WASHINGTON (Pakistan Point News / Sputnik - 08th May, 2021) US state of South Carolina lawmakers by backing firing squads without reforming the justice system are prioritizing executing prisoners over fairness, Death Penalty Information Center Executive Director Robert Dunham told Sputnik.
Earlier this week, South Carolina's House green-lighted firing squad executions as an option amid the unavailability of lethal injection drugs. The state's senate is widely expected to pass the measure, which the governor has already vowed to sign.
"Before the state thinks about this, [firing squads] it needs to be thinking about the many problems around the criminal justice system and the death penalty," Dunham said. "The South Carolina legislators have made their choice and their choice is to make a priority, make it more important to execute prisoners than ensure that it is fair."
Dunham, who has headed the advocacy organization since 2015, said if this bill passes, South Carolina will become the 4th state - along with Oklahoma, Mississippi and Utah - to authorize firing squads as a backup to executions.
"South Carolina has now gone 10 years without an execution. Given the state's history with capital punishment, one has to question whether this is the appropriate reform to make," he said.
The state also has a long history of discrimination in capital punishment, he added.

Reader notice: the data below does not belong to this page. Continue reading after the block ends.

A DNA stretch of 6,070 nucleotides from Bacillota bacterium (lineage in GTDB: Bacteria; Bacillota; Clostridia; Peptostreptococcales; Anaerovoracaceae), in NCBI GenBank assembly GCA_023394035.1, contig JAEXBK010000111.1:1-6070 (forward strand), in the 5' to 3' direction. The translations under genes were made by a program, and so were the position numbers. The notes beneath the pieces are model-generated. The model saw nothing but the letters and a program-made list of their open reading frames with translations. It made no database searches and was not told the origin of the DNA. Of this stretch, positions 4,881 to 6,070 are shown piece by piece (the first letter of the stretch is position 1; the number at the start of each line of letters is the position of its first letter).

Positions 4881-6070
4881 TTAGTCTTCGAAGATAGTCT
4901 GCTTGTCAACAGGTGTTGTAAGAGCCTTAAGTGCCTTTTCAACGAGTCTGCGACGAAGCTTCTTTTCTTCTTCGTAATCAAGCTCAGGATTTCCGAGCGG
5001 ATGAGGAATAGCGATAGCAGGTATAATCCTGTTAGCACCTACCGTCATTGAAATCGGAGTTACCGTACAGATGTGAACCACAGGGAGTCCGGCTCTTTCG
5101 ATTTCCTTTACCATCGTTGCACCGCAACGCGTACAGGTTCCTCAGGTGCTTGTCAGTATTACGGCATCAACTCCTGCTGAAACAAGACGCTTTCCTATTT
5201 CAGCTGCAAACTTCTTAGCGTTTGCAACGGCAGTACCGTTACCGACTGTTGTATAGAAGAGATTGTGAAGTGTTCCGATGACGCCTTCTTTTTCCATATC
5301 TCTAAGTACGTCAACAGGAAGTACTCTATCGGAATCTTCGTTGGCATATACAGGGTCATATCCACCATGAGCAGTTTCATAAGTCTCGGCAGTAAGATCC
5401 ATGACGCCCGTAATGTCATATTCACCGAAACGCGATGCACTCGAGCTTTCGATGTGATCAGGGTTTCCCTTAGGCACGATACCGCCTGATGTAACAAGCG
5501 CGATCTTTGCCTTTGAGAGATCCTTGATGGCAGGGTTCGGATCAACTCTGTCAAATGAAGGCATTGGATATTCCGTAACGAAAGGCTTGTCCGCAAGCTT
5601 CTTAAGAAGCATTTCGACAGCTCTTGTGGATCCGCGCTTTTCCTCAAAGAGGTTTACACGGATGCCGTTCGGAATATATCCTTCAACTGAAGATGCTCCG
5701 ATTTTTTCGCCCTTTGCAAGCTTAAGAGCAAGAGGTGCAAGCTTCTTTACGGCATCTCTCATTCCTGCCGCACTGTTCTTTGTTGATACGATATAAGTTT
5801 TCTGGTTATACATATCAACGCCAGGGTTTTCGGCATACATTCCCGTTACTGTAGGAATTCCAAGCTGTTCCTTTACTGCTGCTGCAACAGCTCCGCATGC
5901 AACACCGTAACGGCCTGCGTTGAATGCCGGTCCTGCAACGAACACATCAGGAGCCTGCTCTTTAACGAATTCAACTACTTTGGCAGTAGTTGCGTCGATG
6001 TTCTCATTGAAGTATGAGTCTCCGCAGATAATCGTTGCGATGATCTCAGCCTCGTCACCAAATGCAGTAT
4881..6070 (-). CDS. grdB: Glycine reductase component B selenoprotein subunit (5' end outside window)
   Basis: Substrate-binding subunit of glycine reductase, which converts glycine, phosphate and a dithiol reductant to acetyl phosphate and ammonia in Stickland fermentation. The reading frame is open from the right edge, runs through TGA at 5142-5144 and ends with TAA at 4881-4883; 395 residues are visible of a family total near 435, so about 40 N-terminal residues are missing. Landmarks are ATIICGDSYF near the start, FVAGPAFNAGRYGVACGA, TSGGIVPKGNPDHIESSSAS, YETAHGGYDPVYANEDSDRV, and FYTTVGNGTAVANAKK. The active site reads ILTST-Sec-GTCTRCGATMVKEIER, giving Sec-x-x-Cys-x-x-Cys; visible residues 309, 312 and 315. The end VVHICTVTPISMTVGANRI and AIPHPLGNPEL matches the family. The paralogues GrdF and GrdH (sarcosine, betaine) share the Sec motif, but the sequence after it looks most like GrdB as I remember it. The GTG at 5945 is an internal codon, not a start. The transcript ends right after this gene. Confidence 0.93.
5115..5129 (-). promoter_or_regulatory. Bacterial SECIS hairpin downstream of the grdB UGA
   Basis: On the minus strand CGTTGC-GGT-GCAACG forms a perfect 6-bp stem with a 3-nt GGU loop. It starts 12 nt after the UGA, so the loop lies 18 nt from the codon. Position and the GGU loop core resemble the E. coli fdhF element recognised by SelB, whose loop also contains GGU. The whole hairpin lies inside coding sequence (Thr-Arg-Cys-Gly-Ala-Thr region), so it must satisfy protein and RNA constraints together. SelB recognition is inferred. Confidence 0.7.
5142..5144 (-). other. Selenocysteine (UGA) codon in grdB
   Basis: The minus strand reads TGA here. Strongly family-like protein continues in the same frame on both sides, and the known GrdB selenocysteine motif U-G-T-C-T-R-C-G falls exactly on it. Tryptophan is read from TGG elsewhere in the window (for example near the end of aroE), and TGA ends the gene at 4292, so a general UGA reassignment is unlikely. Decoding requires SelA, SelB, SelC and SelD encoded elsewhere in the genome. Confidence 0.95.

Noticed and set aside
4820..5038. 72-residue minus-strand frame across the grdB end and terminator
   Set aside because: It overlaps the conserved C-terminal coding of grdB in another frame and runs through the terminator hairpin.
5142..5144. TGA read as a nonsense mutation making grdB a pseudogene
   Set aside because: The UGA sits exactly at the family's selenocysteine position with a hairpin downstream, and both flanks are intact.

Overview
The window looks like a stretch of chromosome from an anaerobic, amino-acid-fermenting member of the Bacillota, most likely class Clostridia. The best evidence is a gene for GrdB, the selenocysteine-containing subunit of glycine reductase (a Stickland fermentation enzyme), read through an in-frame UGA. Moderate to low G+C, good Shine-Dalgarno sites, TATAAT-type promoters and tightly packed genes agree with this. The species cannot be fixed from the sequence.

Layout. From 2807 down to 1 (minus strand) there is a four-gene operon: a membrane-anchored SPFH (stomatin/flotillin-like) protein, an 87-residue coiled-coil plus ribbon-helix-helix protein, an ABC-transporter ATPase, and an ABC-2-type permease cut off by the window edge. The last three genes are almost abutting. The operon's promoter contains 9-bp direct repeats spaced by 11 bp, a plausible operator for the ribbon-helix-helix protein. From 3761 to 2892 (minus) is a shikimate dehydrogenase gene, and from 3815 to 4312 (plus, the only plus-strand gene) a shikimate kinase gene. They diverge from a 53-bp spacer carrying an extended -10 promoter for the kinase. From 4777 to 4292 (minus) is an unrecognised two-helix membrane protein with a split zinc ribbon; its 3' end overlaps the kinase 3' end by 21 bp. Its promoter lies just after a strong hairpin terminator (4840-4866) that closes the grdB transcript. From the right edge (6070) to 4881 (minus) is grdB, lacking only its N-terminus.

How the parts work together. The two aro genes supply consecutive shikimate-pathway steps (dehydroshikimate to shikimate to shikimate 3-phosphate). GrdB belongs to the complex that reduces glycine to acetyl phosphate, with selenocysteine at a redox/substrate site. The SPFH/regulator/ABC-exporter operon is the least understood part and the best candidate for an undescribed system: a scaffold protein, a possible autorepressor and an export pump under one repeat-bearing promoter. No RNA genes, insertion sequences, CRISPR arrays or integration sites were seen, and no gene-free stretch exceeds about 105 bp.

"This simply continues a system that has long been a symbol of racial injustice," Dunham said.
Even as South Carolina lawmakers follow this tact, Dunham said most states nationwide are moving away from the death Penalty.
"The prior administration created a lot of political polarization. And that polarization is clear when you look at the way states respond to the Death Penalty," Dunham said. "This continues to lose support among the American public but in some of the states in which it is an entrenched part of state's culture, we're seeing legislators trying to expedite executions without regards to fairness."
Dunham also said it is clear, based on statistics, that South Carolina juries are far less interested in the death penalty.
"South Carolina juries have imposed only three death sentences in the past decade and that compares with an average of 6.5 death sentences per year 2 decades ago," he said.
There have been shifts in public perception and widespread demands for accountability and responsibility of law enforcement, he added. One prominent example, Dunham said, was the state legislature in Virginia being the first state to repeal the death penalty.
"The American public has become more aware of the disparities in the criminal justice system. But no single factor will produce change," he explained. "Changes always comes with/through coalitions. This - the racial reckoning - will increase the momentum in states and municipalities. It is one of many factors at play."